theraineysisters knitting and so much more

April 19, 2006

From Sally — More on Mindful Knitting

Filed under: Knitting Tips — Sally @ 12:51 pm

One of the problems in having a knitting blog I’ve realized is that readers (including, especially, my sister) can see just how many projects I have going at any one time. I can’t help it. It’s in my nature.

This winter, I’ve been of a mood to knit shawls, and I just started a new one. It’s a fairly simple lace pattern from Hand Jive Knits that will result in a long, rectangular shawl. You start it by knitting a border and then picking up the stitches for the body of the shawl from that border. When it’s long enough, you knit the other border and cast off at the same time. I am doing it in their yarn, in color Odd Duck #5 (which is how they name their variegated yarns). Here is the shawl in progress. I’ve pinned it so that you can get a better idea of how the lace will look when blocked since lace typically looks a bit shriveled and uninteresting before then. The lace pattern itself is called Dayflowers, and I first saw it in Barbara Walker’s second Treasury of Knitting Patterns.

Let me explain how this project relates to “mindful” knitting. The pattern directions only give the lace pattern in written direction form instead of in a chart, probably because the number of stitches varies from row to row. Although one can certainly chart such a pattern, it takes a bit more effort. You start with 140 stitches. The directions for the first row, which is the wrong side, say:

K3, *p15, k2; repeat from * to the last stitch, K1.

Bear with me for a tiny bit of math. I like to make sure the numbers work, which is something I almost always check before I start a pattern with repeats.

From my 140 stitches I subtract 3 (for the first three stitches because they are not part of the repeat). That gives me 137. I subtract 1 (for the last stitch, which is also not part of the repeat). That gives me 136. Each repeat has 17 stitches (the 15 you purl and the two that you knit), so I divide 136 by 17 to make sure it goes in evenly. It does! Yay! I have 8 full pattern repeats. So, when I started the shawl, I placed markers after each K2 so that I would know where my repeats started and ended; that’s especially useful for lace patterns in which the number of stitches varies depending upon the row. It’s easier to find and isolate a mistake.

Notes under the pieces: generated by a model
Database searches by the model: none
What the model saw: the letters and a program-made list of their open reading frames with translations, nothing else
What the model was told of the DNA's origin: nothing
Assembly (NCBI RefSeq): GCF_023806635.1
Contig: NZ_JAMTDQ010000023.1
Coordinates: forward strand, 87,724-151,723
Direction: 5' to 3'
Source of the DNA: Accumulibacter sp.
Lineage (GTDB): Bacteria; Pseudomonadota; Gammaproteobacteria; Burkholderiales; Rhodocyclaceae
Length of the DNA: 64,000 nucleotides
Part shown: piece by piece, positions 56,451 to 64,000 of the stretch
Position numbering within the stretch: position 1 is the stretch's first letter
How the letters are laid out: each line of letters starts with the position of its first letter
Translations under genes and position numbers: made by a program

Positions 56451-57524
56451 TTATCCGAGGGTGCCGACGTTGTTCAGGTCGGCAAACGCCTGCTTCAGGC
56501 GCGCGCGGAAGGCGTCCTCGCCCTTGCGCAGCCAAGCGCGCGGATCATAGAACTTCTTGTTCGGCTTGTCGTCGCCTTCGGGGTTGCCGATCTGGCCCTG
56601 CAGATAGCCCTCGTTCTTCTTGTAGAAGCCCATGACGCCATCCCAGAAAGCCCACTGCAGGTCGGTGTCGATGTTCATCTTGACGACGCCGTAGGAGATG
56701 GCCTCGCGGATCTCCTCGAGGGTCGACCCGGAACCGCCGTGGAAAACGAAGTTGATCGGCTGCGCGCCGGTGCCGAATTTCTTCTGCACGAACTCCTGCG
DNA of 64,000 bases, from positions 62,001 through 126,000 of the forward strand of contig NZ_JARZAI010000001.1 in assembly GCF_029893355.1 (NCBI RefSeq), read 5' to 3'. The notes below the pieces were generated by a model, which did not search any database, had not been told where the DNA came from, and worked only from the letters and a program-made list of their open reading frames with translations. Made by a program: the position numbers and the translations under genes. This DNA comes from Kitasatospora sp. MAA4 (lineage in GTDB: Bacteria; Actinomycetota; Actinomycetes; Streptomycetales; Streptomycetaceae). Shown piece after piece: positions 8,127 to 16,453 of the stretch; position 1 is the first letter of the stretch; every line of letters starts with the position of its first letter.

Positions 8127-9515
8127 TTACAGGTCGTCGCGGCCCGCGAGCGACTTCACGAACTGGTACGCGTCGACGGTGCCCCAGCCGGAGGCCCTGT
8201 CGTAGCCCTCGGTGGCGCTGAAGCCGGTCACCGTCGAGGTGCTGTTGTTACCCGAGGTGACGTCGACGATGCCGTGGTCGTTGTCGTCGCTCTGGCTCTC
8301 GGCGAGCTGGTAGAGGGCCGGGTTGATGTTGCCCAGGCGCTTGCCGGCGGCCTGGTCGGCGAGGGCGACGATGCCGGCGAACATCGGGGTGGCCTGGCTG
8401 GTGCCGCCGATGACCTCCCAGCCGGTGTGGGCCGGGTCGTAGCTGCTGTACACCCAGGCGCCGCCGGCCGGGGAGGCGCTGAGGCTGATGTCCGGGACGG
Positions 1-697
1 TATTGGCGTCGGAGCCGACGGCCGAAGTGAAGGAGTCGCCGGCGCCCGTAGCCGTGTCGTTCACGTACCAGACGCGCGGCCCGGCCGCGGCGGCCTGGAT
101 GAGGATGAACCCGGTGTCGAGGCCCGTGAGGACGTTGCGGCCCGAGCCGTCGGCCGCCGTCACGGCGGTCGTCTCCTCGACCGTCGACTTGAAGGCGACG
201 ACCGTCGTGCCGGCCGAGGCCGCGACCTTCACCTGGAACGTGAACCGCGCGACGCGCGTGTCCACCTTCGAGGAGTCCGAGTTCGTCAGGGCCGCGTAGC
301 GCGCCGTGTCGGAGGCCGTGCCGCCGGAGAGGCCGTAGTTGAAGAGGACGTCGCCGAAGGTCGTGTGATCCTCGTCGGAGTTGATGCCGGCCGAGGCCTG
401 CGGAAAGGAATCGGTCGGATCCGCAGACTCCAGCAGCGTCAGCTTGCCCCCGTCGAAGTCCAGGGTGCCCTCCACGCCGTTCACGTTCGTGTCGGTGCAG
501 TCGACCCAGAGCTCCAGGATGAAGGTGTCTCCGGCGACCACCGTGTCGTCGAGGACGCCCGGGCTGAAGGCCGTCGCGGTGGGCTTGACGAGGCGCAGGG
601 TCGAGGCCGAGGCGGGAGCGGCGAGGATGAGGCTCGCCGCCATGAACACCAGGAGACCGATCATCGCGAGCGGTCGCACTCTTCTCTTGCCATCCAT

So, with one row under my belt and my markers in place, I turned to the first RS row. Here is what the pattern says:

K3, *yo, K2 together, yo [K2 tog] 3 times, K2, yo, K3, yo, ssk, yo, K2; repeat from * to the last stitch, K1.

The math here works, but where I placed the markers didn’t. If you look again at the swatch, you’ll see that each pattern repeat is separated by a “ladder” of 2 stitches worth of garter stitch with a yarnover on either side. On the first WS row, I placed my marker after those 2 stitches. But, on the first RS row, the pattern also ends with those 2 knit stitches. Therefore, as I knit that row, those stitches were on the wrong side of my marker. (Have I lost all of you yet?) After a few moments of wondering if I had miscounted something, I realize what had happened and I shifted the markers 2 stitches over. In effect, that meant I was reading the first wrong side row as K1, *K2, P15; repeat from * to the last 3 stitches, K3 and making a similar adjustment on all of the wrong side rows. It’s a small thing, and it was easy to figure out by paying attention. Making that minor adjustment makes the pattern much easier to read and knit.

I’ve also started some more socks, which I’ll post pictures of later. I’ve also gone back to a sweater I started a long time ago from an absolutely stunning design. I’ll be back with photographs of that, too.


  1. You lost me after, “Hello.” Just kidding. The simple misplacement of an * can totally screw up a pattern (see my Rosemary Pullover design in Simply Shetland 2!).

    It shouldn’t matter to anyone else how many projects you have going. It’s your business and the way you like to knit. I am motivated by the final product. This is the “product vs process” dilemma that plagues knitters. The way I look at it is, this is a hobby — enjoy it anyway you want. And don’t feel guilty if you decide you want to switch to some other project. It keeps you fresh and revitalized. I need to do a bit more of that. Maybe after I finish my Summer Tweed Cardigan!!

    Comment by lv2knit — April 19, 2006 @ 3:13 pm

  2. Pretty shawl! Thanks for the math/how to check the pattern lesson. I found it very helpful. I also found the hint about using markers to help with the pattern repeats one of those “duh – dummy me never thought of that” moments. Anyway, interesting and informative blog — thanks!

    I haven’t touched my sweater since we got back from vacation — hopefully I’ll get back to it this afternoon outside in the glorious weather.

    (Still looking for the perfect little cable sweater pattern…)

    Comment by Wendy — April 20, 2006 @ 9:50 am

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